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As a decentralised, uncensorable and permissionless payments network, Bitcoin functions efficiently for payments even as the cryptocurrency’s prices have dropped below two-year lows.
However, with the rise and fall of Bitcoin’s price, the surrounding ecosystem of Bitcoin takes a huge and sometimes unsustainable, beating. Companies looking to build their fortune on cryptocurrencies come down like rocks upon the market crashing. No one can provide better examples to this than Bitcoin miners, an industry that relies on the price of Bitcoin as it’s only ploy to stay alive.
What Is Mining?
As Bitcoin functions on a blockchain — a distributed ledger, all participants are required to have a shared history of all the transactions. Transactions have an element of randomness, as they can occur between any two nodes at any time. Blockchain as a whole must decide on one way of ordering these transactions, as not doing so would cause issues with user balances. To achieve this unified vision of transaction ordering, known as consensus, Bitcoin utilises a system known as Proof-of-Work.
Proof-of-Work requires parties with large amounts of computing power, known as ‘miners’, to solve complex mathematical puzzles. Doing so will achieve consensus, with new transactions added to new blocks and connected to the rest of the chain. Creating new blocks results in the minting of new Bitcoins, 12.5 for every block. This is the primary source of income for miners.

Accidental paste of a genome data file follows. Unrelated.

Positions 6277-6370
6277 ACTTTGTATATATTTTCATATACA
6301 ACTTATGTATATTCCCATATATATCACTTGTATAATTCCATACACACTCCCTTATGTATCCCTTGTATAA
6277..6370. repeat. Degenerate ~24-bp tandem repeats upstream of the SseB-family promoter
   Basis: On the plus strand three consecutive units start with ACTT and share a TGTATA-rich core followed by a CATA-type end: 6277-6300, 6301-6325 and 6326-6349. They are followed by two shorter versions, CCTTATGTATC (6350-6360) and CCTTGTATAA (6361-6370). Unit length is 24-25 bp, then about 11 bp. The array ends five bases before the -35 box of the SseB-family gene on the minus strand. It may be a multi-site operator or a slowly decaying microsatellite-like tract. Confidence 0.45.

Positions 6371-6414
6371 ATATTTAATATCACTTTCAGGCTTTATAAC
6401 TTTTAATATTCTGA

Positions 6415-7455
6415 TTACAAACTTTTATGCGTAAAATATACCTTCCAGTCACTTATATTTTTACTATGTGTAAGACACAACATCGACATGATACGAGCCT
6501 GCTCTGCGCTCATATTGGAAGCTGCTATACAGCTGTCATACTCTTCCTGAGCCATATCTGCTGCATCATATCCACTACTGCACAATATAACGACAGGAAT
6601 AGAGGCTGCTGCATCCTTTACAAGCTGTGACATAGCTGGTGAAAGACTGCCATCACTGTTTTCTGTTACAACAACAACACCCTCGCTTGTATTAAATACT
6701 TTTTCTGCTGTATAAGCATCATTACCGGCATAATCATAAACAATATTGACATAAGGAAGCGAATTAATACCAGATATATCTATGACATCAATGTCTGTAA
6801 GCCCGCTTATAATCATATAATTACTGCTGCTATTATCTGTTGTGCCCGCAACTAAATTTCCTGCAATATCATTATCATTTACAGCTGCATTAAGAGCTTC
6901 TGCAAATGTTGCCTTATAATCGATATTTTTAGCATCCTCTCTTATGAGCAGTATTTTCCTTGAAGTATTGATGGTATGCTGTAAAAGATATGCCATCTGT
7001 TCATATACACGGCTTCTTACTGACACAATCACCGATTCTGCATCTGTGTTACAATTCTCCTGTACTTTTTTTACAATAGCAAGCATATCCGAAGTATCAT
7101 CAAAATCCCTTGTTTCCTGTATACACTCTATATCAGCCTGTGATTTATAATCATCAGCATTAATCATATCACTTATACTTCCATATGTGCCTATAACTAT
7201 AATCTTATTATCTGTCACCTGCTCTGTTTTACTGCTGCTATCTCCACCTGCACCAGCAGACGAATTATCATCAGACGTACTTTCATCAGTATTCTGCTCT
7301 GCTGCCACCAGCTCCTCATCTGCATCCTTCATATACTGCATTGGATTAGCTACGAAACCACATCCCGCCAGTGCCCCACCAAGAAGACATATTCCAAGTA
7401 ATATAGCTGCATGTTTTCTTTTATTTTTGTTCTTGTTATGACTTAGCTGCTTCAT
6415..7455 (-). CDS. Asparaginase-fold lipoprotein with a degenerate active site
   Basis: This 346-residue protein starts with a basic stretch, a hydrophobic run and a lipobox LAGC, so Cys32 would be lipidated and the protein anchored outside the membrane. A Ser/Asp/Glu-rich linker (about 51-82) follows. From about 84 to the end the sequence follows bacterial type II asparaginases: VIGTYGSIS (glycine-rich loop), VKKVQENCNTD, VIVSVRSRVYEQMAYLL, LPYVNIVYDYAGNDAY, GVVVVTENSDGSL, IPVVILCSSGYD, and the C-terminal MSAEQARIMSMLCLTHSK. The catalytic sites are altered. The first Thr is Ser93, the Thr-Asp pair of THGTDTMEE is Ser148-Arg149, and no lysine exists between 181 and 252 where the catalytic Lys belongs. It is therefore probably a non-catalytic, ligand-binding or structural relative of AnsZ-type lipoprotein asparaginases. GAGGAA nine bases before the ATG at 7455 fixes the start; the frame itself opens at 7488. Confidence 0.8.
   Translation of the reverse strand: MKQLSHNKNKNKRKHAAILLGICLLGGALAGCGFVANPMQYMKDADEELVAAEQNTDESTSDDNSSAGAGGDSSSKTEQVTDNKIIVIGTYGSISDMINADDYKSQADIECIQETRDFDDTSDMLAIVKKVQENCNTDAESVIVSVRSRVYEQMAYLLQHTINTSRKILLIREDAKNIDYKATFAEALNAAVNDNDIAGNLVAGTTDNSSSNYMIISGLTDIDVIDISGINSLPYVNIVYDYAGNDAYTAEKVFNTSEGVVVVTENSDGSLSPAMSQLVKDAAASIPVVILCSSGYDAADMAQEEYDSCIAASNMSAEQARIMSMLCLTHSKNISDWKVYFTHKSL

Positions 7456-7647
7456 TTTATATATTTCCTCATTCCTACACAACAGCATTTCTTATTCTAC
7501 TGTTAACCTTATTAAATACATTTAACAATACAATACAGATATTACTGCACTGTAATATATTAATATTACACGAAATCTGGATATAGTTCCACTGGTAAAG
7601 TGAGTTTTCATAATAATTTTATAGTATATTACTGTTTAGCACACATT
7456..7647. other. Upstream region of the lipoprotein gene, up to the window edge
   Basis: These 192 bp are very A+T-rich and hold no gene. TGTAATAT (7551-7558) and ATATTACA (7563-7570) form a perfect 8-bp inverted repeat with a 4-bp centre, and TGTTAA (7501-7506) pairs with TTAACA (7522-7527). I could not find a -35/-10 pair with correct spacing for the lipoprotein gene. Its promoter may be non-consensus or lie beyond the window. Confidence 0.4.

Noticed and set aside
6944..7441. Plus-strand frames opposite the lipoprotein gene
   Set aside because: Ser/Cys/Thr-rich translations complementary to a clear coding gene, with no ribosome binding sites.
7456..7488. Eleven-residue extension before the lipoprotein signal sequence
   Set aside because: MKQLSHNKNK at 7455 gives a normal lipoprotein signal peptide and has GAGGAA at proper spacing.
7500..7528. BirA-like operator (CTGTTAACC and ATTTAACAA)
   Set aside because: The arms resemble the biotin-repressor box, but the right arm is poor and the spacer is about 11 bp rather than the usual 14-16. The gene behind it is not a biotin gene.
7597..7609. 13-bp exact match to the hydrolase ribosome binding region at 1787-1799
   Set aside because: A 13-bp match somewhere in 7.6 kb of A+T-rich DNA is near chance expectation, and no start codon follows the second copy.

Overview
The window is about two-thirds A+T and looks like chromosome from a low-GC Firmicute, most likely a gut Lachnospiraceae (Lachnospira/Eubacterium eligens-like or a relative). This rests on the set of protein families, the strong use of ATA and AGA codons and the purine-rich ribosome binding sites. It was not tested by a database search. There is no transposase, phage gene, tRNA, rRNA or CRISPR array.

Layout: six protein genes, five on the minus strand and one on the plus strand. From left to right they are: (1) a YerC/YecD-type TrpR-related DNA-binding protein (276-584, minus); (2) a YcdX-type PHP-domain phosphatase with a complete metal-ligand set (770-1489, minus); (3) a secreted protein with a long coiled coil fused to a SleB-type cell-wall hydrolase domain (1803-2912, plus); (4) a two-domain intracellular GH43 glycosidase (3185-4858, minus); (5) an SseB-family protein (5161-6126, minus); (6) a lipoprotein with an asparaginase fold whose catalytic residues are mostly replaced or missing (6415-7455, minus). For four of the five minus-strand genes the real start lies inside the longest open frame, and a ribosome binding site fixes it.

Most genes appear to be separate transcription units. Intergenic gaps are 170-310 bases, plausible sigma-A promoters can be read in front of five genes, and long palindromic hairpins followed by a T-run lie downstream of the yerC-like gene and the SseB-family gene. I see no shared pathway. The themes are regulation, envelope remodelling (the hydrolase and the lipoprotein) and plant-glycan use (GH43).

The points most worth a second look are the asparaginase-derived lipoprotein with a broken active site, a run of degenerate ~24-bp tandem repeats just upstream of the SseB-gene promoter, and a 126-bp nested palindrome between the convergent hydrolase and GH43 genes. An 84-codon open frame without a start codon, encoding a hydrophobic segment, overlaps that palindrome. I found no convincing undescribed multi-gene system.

The Bitcoin blockchain utilises a feature known as mining difficulty adjustment, which changes the difficulty of miners to find a block depending on the number of miners on the network. If there is a higher number of miners, it will be more difficult to mine a block and vice versa. This leads to the industry’s biggest players adding more and more computing power to the blockchain in an effort to get slice of the Bitcoin pie.
The computing power comes in the form of Application Specific Integrated Circuits, which are specialised machines made to compute the calculations for mining Bitcoins. These consume a large amount of electricity, and produce a large amount of heat as well. However, they can be deployed en masse, as seen by Bitcoin’s 800-pound gorilla, Bitmain. At the height of a ‘hash war’ in September of 2018, they deployed over 90,000 ASICs to a region in China.
Power Hungry Internet Money
Bitcoin’s power usage has long been the target of multiple mainstream media outlets, but it is important to note that all money spent to secure the network is used in pursuit of a bubble. The highly volatile nature of Bitcoin’s price creates a lot of negatives in a network that is secured by a revolutionary algorithm.
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Some facilities alone utilise as much electricity as much as minor cities, such as Hut 8’s facilities near Medicine Hat in Canada. The city has a population of more than 60,000 and is home to industrial plants, but the mining operation consumers over 60 MW of power, which is 10 times more than any other facility in the city.